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    8. My Dad ended WWII in the Army Air Corps in India. He said the news of the two bombs was the best news he heard while in the service.

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    9. BG - Without the bombs my father would have wound up invading Japan, not occupying Berlin. So yes, my existence as well.

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    10. I have read that the Purple Hearts that are given out, or were until recently, are all surplus from WWII and the planned invasion of Japan. They made over 1,000,000 of them in preparation. Thank god they were not used.

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  5. Whew, what a ride. Next you'll have our American boys pull into a German town and be treated like, well, people. Which happened a lot. Some resentment, but many Germans took the attitude of 'life goes on.'

    And thanks for checking in with our Germans. The conditions in the camps did improve as quickly as they could. Just, well, given so many surrendering so quickly, it was hard to deal with the numbers. We saw the same thing in the Gulf War and the Invasion of Iraq. Whole units surrendering in such numbers that the troops couldn't handle it and nobody was really prepared for it.

    And you are right. Unit cohesiveness, even in a prison camp, can mean the difference between life and death. Which is why smart camp leaders, both within and without the wire, encouraged the formation of ad-hoc units, be they barracks or blocks, and got the prisoners assigned jobs to keep them busy as quickly as possible. At the least, the job of watching out for the injured, or to building facilities.

    The end-of-war phase was always so weird to me. A transitionary period where people are still 'at war' but many of the 'post-war' issues are already cropping up (like civilians, housing, rebuilding yada yada.)

    Can't even imagine the strain of trying to suddenly go from war-fighter to civilian. Like Gammell. Will he give up hunting? Will he be able to go back to the farm? Or will he just put the uniform away and go back to his 'normal' life?

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    1. Being mentally at war, while those around you go back to their regular lives, not having seen (and done) what you did. It's no wonder to me that many veterans had (have) trouble going back to the civilian world.

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    2. What is so surprising is that so many did and do go back to the civie world with few issues.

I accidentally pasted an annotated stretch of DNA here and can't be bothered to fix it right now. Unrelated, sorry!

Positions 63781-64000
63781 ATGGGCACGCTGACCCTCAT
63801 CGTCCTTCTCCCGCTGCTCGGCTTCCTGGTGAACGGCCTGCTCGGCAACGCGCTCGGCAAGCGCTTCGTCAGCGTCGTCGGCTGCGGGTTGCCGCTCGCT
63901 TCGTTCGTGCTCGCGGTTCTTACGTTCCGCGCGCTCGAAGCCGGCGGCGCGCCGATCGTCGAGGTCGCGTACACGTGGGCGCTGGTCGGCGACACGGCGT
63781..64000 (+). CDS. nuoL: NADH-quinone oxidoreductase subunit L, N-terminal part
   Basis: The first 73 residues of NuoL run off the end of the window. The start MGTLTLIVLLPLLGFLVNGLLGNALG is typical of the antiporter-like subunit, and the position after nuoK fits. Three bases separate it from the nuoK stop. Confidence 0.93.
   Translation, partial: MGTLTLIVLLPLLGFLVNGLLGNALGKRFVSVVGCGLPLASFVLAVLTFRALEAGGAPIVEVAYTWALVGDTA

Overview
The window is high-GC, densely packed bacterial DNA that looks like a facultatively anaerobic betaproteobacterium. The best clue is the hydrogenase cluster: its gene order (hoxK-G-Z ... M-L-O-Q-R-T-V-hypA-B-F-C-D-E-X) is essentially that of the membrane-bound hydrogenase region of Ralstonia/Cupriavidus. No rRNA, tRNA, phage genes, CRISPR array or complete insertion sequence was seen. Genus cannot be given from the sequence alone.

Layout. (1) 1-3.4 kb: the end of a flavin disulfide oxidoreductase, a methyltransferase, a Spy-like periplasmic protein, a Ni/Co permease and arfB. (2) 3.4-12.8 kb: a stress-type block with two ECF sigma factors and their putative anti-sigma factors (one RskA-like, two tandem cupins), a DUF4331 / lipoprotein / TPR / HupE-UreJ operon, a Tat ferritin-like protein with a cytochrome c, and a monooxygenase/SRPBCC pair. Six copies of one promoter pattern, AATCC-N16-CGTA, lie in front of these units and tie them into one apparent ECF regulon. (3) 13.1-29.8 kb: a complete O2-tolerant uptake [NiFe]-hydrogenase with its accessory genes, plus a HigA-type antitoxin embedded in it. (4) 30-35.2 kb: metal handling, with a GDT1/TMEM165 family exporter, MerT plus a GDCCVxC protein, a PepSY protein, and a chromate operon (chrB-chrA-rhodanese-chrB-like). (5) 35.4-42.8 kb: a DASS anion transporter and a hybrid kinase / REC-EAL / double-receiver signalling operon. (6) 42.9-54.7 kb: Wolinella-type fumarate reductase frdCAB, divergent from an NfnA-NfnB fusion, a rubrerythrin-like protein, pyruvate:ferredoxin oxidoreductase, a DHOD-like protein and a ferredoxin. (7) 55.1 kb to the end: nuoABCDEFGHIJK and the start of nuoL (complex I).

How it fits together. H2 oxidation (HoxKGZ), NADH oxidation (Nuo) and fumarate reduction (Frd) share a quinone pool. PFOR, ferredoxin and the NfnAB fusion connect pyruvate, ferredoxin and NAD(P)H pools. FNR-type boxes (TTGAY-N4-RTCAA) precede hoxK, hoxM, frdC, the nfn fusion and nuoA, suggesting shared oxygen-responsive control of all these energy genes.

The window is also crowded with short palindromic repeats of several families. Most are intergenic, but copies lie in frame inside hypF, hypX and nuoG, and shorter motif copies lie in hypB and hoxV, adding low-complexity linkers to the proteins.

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    3. Beans - PTSD is a sneaky bastard. Many who have come back from wars and conflicts have managed to suppress the symptoms for varying periods of time. Staying busy with the many aspects of making a living for self and family can be a very effective suppressant. It is quite common for veterans who have shown no outward signs of PTSD for many years to have escalating symptoms in their later lives. Kids grow up and move out, head off to college and whatnot, leaving the parents, or single parent (worse yet!) without much of the daily responsibilities they have known for many years. Retirement too can cause similar "free time" problems. When the mind is not constantly kept on its' toes with immediate tasks, there is much more time for reflection. That is when those long suppressed memories rise up, especially in dreams, to once again terrorize the victim. It's all the more acute in it's effects, because it comes with the added confusion of, "Why is this happening now? Am I losing my mind?" Shrinks foolishly try to push the narrative that it's good therapy to talk about it. That is not my experience. Talking about it is just all the more disturbing. Better to find new ways to get busy, to once again push all that crap back into the deep, dark recesses, where it belongs, and get on with a productive life. When the know it all "psych professional" says, "Maybe we should try cognitive something or other therapy", it's time to duck and run. "You have little bits and pieces of memory hiding here and there, and what we need to do is draw it all out and deal with it." Um, no, that is the single best way to drive the insanity to an even new level. I prefer to maintain, as I have for many years, lots of little locked cabinets, where I keep the shit locked up, thank you very much. I post at the doorways to these locked spaces attentive sentries, who respond to attempts to unleash the bad guys with newer memories, thoughts, feelings and responsibilities, that I reinforce every chance I get. Triggers there are many, that try to reintroduce the feelings of helpless terror, and the best way to deal with it is to avoid, deflect and deny those situations. Mental tools of avoidance and denial are not, in this type of situation, a bad thing.